Emergent Biosolutions, the maker of the Narcan nasal spray, has announced its desire to make the over-the-counter opioid-reversing drug more affordable following the approval of the Food and Drug Administration (FDA).

In a press release, Emergent discussed the availability and pricing of the naloxone-based nasal spray used for opioid overdose emergencies. The Maryland-based biopharmaceutical company said it's committed to raising awareness of and expanding access to the life-saving drug.

"The approval of Narcan Nasal Spray to be sold over the counter is a historic milestone in the fight against the opioid crisis. It enables broadened access to the life-saving treatment where other OTC products may be purchased, such as pharmacy shelves, in convenience stores and vending machines and through online retailers," Emergent said.

Aside from ensuring the availability of the drug by expanding distribution channels and seeking coverage from commercial insurers and Medicare Advantage plans, Emergent is also looking into making the nasal spray affordable.

"Maintaining affordability is another key component of this effort, which is why Emergent has not raised the price of Narcan since the product's prescription-only launch in 2016," Emergent stated.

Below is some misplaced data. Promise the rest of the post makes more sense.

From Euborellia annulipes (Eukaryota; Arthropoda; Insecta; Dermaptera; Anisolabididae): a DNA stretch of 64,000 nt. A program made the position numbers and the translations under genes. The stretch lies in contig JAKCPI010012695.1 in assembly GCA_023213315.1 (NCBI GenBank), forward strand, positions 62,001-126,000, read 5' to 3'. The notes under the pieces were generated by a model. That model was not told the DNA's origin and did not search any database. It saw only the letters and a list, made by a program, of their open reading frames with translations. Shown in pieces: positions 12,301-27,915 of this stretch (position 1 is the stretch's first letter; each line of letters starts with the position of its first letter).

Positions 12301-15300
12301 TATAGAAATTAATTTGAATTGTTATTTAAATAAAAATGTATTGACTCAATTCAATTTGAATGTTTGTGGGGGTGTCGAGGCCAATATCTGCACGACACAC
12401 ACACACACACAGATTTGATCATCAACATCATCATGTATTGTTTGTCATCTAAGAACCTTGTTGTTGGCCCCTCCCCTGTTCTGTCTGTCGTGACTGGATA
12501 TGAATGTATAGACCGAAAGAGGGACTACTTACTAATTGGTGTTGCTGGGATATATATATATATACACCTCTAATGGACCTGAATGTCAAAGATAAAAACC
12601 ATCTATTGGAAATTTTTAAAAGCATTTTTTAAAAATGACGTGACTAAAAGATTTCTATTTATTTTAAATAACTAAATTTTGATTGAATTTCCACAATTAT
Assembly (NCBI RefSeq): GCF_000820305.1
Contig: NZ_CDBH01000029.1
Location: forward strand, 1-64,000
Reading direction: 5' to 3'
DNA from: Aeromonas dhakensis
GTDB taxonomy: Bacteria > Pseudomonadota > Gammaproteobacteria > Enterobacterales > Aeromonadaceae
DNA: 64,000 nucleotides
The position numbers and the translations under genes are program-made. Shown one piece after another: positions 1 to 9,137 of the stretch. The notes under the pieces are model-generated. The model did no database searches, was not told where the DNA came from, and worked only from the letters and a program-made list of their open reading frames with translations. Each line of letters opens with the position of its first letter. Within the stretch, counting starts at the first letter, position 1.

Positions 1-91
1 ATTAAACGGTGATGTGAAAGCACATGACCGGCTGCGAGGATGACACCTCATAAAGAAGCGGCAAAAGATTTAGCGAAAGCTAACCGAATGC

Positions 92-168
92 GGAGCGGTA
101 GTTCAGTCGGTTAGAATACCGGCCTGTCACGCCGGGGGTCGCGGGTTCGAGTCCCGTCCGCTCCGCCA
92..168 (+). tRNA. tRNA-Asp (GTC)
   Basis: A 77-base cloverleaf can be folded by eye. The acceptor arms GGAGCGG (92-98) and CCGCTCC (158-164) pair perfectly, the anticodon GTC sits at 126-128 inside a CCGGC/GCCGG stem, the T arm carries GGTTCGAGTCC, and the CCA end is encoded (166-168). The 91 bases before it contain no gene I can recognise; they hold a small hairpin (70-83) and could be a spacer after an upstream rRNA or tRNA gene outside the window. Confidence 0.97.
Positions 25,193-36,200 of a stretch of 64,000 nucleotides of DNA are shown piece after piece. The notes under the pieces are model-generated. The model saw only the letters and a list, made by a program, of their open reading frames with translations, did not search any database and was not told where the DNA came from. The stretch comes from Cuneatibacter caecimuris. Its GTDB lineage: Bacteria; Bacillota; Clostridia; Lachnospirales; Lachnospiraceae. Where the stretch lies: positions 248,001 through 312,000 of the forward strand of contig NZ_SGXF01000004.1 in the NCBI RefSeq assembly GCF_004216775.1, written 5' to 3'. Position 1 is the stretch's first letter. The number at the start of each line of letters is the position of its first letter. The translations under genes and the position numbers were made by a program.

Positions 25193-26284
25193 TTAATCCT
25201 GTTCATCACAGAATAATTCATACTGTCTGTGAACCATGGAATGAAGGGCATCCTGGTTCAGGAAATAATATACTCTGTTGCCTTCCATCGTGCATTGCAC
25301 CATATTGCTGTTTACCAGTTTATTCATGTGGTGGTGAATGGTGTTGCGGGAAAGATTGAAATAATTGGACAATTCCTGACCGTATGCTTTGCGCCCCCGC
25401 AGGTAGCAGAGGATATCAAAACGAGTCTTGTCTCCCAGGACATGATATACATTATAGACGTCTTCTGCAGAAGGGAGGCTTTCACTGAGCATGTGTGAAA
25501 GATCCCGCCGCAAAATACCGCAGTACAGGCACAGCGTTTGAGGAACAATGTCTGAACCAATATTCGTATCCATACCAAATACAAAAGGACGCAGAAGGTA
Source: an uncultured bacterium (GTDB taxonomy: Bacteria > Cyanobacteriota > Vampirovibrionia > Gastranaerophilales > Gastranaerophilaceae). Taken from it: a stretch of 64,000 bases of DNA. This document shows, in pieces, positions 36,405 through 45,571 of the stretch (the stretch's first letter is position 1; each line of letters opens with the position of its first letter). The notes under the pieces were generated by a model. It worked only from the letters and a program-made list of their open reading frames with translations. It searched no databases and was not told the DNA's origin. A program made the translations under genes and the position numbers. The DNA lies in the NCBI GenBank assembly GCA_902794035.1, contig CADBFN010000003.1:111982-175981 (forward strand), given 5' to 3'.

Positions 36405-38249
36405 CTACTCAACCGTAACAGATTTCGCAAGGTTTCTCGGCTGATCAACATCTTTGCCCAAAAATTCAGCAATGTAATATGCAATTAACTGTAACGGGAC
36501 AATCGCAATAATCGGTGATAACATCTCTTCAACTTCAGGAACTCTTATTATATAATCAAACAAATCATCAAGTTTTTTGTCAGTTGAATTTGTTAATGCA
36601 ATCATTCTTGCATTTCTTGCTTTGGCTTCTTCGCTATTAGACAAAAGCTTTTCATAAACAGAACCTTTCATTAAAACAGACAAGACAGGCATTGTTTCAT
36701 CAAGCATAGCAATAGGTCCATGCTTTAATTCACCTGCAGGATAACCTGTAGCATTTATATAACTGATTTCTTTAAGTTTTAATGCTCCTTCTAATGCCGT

One carton of two 4 mg doses of the Narcan spray still costs less than $50 on average. Meanwhile, the current wholesale pricing of the drug is $125. Emergent said its pricing for both public interest groups and retailers would be significantly less, but individual retailers would still be the ones to set the market value of the spray at their outlets.

"This public health crisis requires more work to be done. Our mission is to protect and enhance life, and we are focused on continuing efforts that will increase awareness of and expand access to naloxone, along with helping to maintain profitability," the company noted.

Emergent's announcement came after the FDA granted permission for the over-the-counter sale of the Narcan nasal spray. This would allow people to buy the drug without a prescription, making Narcan the first naloxone product to be approved for use without a prescription.

But while the FDA's approval helped expand access to the drug across the U.S., it's still unknown if insurers are willing to offer coverage at this point, according to Fox Business.

Opioid Epidemic
A man uses heroin under a bridge where he lives with other addicts in the Kensington section which has become a hub for heroin use on January 24, 2018 in Philadelphia, Pennsylvania. The FDA warns drug companies against marketing the herbal supplement, kratom, as an alternate medication to deal with withdrawal symptoms. Spencer Platt/Getty Images